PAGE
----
Is the lockdown authoritarian creep or ‘proportionate response’?
Covid-19 has once again revealed that South African society is deeply divided: The middle class who want the opening of the economy and an end to authoritarian restrictions on their personal liberties; and the poor who want jobs, grants and additional welfare state interventions to support their precarious lives.
Greg Mills and Ray Hartley’s Daily Maverick account of lockdown South African style, “An iron curtain is falling on our freedom”, implies that Covid-19 measures could signal the start of a slide into totalitarianism along the lines of the former East Germany (the German Democratic Republic or GDR).
The writers, who are both based at the economic think tank The Brenthurst Foundation, portray a scenario whereby President Cyril Ramaphosa’s initially sober and sensible approach to the pandemic is rapidly unravelling and morphing into authoritarianism.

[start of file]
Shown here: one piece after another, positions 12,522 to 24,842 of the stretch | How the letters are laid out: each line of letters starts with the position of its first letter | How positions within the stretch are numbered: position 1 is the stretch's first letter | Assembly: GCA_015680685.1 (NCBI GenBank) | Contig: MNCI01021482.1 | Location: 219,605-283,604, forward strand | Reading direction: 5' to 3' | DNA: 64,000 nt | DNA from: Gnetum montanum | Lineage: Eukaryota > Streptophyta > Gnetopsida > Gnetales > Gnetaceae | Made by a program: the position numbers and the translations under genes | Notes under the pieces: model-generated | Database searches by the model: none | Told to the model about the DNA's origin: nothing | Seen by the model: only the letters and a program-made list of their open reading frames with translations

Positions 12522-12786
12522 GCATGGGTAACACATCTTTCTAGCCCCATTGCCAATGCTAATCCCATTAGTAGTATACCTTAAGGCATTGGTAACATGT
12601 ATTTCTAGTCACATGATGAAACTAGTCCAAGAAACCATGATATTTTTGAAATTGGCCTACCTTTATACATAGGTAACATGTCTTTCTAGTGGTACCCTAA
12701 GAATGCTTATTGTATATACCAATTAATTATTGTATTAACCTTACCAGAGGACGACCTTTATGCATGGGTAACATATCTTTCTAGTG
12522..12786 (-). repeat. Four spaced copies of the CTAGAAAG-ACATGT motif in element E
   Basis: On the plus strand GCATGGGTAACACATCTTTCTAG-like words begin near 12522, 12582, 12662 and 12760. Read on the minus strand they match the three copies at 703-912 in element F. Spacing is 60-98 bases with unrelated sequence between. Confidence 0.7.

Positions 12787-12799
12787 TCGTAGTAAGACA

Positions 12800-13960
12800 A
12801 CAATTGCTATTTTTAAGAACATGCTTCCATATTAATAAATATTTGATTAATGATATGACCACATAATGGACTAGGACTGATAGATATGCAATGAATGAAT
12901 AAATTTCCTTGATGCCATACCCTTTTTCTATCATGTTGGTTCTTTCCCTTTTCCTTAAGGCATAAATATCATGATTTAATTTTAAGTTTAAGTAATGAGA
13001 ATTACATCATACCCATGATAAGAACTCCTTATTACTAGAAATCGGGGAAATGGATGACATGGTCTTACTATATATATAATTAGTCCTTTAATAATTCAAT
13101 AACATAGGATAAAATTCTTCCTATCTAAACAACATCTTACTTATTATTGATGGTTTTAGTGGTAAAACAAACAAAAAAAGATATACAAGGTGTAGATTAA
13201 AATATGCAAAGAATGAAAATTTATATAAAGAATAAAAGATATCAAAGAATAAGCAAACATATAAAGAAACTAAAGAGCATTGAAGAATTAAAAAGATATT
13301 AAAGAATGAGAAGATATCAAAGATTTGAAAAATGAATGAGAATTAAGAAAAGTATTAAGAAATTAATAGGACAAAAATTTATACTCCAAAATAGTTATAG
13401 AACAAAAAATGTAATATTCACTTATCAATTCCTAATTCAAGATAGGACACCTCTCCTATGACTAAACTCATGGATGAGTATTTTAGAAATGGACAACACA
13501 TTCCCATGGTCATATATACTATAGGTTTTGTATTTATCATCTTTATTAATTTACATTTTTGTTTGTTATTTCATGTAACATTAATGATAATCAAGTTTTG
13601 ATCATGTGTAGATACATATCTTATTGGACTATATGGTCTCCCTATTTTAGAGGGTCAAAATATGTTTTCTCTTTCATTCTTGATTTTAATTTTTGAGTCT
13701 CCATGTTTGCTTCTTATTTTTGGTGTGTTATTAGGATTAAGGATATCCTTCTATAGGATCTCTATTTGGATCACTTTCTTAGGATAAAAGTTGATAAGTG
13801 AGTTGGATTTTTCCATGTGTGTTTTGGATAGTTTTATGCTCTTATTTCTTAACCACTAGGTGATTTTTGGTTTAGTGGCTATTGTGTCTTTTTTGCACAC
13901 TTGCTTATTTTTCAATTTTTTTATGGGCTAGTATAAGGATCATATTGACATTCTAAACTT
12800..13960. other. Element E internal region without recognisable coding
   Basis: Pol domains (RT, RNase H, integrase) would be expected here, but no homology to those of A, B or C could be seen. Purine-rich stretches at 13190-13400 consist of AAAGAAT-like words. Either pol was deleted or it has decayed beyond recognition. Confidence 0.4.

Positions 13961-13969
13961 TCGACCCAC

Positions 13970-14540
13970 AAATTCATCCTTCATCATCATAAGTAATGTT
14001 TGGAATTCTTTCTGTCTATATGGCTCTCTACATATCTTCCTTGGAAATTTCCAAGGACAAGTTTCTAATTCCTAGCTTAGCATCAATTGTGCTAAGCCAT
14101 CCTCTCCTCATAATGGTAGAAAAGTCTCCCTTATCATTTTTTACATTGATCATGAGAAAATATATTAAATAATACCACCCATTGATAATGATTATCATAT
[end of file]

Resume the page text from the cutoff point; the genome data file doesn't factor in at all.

Mills and Hartley are correct to draw attention to the fact that “more than 100 charges have been laid against the police for abuses during the first three weeks of lockdown”. They are also right to highlight the untenable human rights violations by the SANDF in enforcing lockdown measures.
However it would seem that the main target of their attack are a series of measures that include restrictions on social and economic activity, such as the purchasing of tobacco and alcohol, and the 8pm to 5am curfew that, they claim, was introduced “without a scientific justification other than to control”.
They also claim that this “impulse for social control was further exposed by the ruling that exercise – walking, running and cycling – would be permitted for only three hours a day from 6am to 9am”. These measures, they argue, reveal the ANC government’s totalitarian tendencies, which are seen to draw inspiration from the GDR’s state-controlled economy and its notorious Ministry for State Security, known as Stasi. So, how did we get from the initial widespread support and praise for the Ramaphosa administration’s handling of the Covid-19 crisis to comparisons with Stasi?